|Me in Jerusalem, 2015. Photo: Guy Davis|
Observation: After prophesying that God will cleanse the city of Jerusalem from idolatry, Isaiah says God will call the remaining people holy, and set a cloud above them by day and a pillar of fire by night to protect against any attack. This recalls the cloud and pillar of protection God set between the Israelites and the Egyptian army as they were preparing to escape across the Red Sea.
Application: As I read about protection for Jerusalem, I can't help noticing that Jerusalem has been much in the news recently, since our president broke with longstanding tradition to officially recognize Jerusalem as the capital of Israel. There has been increased violence in the West Bank, and Palestinian representatives have made statements calling into question the United States' ability to be a neutral broker of peace talks after this move. Representatives of the major historic churches in Jerusalem, including Lutheran bishop Munib Younan, even sent a letter to the white house imploring the United States to continue recognizing Jerusalem's international status, reading in part,
"Christmas is upon us soon. It is a feast of peace. The angels have sung in our sky: Glory to God in the highest, and peace on the earth to people of good will. In this coming Christmas, we plea for Jerusalem not to be deprived of peace, we ask you Mr. President to help us listen to the song of the angels. As the Christian leaders of Jerusalem, we invite you to walk with us in hope as we build a just, inclusive peace for all the people of this unique and holy city."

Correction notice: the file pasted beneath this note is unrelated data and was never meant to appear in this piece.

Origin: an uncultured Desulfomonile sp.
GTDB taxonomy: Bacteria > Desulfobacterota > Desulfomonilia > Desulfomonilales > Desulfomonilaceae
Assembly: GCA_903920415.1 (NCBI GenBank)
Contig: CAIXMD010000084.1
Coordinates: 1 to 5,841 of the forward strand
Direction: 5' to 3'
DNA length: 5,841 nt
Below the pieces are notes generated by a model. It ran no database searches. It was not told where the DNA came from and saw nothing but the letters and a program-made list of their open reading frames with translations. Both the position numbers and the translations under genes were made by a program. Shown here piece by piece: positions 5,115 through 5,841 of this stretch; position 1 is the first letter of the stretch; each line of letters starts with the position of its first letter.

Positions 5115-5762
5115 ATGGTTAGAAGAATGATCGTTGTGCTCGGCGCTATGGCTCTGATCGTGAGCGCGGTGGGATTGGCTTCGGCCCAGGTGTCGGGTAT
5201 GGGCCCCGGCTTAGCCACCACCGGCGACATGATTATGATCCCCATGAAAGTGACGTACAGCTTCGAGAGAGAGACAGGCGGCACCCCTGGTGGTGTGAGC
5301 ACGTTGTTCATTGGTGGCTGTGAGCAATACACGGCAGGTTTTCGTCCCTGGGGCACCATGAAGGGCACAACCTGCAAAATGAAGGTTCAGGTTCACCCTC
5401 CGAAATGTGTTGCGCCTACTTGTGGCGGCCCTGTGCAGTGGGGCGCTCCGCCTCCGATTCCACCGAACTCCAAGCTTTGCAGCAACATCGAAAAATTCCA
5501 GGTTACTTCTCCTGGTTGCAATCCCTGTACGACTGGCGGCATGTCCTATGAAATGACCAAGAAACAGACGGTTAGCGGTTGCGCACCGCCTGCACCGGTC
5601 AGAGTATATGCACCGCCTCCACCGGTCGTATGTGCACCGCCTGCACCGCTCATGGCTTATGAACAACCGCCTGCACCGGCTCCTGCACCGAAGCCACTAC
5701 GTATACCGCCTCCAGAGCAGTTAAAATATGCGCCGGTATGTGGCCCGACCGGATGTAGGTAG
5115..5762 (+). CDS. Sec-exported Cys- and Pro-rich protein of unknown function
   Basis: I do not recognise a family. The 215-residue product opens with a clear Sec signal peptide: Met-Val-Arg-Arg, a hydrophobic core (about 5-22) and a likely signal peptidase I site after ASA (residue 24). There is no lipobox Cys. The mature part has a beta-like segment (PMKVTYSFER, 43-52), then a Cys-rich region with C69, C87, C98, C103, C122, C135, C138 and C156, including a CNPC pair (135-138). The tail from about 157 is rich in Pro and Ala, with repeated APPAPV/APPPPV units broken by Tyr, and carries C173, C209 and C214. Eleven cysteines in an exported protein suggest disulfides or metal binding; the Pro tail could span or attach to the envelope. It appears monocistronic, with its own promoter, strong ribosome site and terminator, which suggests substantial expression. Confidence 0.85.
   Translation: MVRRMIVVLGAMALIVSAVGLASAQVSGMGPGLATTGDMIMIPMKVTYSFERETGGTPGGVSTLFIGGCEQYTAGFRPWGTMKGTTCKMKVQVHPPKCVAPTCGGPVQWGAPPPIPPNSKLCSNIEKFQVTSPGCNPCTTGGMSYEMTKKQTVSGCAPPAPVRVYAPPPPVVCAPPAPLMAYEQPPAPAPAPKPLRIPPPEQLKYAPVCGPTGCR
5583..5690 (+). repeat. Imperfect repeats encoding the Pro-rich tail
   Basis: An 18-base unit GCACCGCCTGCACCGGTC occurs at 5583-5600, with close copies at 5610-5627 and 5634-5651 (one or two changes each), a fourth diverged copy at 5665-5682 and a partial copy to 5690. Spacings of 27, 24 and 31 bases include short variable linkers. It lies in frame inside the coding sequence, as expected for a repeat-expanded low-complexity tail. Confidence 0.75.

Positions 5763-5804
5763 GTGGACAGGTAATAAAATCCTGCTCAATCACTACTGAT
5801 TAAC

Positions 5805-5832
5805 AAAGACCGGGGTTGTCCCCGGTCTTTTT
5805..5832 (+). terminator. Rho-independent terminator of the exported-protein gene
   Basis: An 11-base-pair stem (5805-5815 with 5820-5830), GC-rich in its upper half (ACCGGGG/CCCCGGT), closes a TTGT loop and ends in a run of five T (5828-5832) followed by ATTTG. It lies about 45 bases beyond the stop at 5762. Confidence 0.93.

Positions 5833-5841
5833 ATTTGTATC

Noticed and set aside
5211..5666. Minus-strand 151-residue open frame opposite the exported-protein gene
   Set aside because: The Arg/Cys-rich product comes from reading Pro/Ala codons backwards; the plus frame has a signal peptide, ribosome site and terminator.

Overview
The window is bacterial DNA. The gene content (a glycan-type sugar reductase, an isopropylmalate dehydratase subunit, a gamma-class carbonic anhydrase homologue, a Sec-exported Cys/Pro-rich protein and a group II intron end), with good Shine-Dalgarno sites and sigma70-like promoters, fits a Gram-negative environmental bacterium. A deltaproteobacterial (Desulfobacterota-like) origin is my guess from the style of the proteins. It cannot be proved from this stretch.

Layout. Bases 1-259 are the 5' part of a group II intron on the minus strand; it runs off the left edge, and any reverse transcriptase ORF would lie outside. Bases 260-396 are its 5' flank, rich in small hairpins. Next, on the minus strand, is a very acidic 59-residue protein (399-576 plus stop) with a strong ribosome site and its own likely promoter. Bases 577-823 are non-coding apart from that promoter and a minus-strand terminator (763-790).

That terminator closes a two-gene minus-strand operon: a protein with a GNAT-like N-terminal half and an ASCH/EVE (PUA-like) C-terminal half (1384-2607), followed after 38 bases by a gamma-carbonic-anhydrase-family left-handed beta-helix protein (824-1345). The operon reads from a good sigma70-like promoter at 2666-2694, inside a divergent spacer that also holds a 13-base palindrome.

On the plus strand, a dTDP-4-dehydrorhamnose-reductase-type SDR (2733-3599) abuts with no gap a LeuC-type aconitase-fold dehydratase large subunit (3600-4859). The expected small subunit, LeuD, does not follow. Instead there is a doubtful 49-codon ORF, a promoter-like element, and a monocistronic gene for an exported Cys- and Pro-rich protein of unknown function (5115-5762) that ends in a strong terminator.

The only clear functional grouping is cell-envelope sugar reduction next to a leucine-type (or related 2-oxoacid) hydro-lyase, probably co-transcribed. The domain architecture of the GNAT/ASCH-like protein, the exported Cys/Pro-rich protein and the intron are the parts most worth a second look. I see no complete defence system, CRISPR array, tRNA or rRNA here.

I don't want this devotional reflection to sound like a partisan political post. I really don't. If you happen to feel differently from me and these Christian leaders about this issue, please know that I seek dialogue and mutual conversation with you, not to divide or condemn. I pray for our leaders often, just as I pray for our country and for God's world.
Having seen the beauty of Jerusalem--the ancient sites, the places where Jesus walked, taught, prophesied, suffered, died and was raised to life again--I pray for the peace of that city in a special way. I do pray that the cloud and pillar of protection God promises in Isaiah will one day stand guard for the Holy city. But in the mean time, Jerusalem--in Hebrew, city of peace--is only as Holy and as peaceful as humankind makes it. So in this Advent season, this season of longing, I long for the cloud and pillar of protection to materialize in our own hearts: through our willingness to hear one another's concerns, and look out for one another's welfare, when we agree but especially when we disagree.
Prayer: God, for the peace of Jerusalem, I pray. For our president and for other decision makers, I pray. For the cloud of protection, for peace and wisdom in our hearts through your Holy Spirit, I pray. May your Holy City be made holy by our walking in Christ's way. May the city of Shalom be made more peaceful by acts of kindness and understanding. May your peace prevail on earth, beginning with people of good will, and spreading to all humankind. Amen.